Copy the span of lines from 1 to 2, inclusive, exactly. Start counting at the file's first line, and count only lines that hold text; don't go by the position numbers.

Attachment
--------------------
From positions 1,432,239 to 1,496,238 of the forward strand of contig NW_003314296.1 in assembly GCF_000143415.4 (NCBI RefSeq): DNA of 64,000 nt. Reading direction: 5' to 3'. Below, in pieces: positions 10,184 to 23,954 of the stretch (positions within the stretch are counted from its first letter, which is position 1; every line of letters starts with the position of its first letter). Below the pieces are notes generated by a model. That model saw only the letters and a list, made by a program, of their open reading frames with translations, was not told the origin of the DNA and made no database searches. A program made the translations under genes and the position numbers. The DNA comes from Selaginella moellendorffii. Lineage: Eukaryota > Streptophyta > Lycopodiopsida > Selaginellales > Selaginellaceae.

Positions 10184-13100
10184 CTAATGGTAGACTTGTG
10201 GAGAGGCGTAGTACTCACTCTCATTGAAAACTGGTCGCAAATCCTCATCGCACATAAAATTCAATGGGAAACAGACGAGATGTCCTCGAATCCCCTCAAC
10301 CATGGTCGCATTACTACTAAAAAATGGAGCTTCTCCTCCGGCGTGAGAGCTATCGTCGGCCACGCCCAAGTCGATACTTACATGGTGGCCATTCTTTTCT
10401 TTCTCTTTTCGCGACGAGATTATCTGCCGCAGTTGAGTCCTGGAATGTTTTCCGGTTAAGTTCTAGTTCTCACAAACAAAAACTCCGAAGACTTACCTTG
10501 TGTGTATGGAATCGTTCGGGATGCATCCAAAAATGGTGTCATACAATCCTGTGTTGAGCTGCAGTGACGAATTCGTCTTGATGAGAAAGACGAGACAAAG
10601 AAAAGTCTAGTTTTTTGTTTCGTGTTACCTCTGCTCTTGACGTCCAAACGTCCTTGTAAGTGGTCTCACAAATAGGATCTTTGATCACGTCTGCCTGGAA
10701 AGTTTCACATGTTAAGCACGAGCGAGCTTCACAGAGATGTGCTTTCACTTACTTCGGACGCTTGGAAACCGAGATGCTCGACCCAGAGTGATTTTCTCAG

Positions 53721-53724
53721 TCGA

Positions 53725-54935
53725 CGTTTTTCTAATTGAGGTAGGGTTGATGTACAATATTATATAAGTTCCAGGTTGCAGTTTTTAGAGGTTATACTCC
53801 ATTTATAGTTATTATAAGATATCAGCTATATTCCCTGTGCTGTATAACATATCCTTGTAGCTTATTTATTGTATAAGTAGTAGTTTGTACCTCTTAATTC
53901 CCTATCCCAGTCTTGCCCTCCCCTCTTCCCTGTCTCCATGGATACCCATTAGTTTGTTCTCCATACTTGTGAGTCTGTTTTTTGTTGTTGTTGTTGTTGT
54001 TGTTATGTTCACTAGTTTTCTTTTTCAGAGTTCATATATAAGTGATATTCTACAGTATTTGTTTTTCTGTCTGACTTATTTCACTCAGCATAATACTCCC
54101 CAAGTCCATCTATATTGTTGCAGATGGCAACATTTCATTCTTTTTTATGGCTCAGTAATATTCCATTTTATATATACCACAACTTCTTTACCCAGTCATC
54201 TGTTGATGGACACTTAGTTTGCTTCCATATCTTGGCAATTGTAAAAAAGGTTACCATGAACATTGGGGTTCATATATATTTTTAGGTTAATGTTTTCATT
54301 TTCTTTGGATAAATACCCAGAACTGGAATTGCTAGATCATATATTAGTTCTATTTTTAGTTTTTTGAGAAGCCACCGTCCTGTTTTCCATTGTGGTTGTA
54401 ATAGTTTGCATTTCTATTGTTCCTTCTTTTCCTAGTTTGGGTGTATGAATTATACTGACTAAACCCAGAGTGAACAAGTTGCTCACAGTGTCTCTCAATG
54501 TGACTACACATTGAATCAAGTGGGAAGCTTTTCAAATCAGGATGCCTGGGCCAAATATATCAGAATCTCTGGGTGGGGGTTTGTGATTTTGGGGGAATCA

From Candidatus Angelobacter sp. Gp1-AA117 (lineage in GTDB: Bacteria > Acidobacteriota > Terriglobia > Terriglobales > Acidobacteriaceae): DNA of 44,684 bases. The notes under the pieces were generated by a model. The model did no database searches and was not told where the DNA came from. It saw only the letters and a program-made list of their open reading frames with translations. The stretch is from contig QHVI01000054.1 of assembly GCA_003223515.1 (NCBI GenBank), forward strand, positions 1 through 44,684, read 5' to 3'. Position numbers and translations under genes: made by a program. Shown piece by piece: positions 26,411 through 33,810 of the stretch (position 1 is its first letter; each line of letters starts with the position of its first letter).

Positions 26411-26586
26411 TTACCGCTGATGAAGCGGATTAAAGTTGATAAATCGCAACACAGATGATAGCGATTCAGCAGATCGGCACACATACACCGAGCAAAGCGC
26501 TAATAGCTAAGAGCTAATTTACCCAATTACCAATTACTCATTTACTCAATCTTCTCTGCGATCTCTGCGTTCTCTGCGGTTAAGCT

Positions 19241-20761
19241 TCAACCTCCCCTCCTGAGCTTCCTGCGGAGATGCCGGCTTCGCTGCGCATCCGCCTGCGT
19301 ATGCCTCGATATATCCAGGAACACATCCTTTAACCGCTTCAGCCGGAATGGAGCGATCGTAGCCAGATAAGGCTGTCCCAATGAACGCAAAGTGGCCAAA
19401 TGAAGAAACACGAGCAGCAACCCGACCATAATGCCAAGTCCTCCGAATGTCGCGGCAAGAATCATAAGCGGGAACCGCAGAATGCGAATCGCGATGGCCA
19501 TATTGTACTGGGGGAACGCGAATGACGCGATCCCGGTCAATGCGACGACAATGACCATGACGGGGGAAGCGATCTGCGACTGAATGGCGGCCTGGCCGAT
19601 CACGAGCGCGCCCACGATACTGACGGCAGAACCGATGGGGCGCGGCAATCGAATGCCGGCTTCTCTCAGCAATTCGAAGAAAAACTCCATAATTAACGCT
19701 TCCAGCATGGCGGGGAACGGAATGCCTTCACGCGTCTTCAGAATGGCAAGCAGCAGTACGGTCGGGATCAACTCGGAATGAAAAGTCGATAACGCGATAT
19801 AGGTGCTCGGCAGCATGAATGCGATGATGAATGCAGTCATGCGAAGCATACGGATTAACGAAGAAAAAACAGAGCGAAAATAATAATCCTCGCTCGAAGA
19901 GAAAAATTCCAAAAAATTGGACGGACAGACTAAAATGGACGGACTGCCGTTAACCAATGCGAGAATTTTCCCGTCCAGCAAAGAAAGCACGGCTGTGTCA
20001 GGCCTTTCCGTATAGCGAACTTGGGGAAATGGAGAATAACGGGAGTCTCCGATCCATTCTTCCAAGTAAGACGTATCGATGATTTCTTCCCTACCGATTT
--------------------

From positions 1,432,239 to 1,496,238 of the forward strand of contig NW_003314296.1 in assembly GCF_000143415.4 (NCBI RefSeq): DNA of 64,000 nt. Reading direction: 5' to 3'. Below, in pieces: positions 10,184 to 23,954 of the stretch (positions within the stretch are counted from its first letter, which is position 1; every line of letters starts with the position of its first letter). Below the pieces are notes generated by a model. That model saw only the letters and a list, made by a program, of their open reading frames with translations, was not told the origin of the DNA and made no database searches. A program made the translations under genes and the position numbers. The DNA comes from Selaginella moellendorffii. Lineage: Eukaryota > Streptophyta > Lycopodiopsida > Selaginellales > Selaginellaceae.

Positions 10184-13100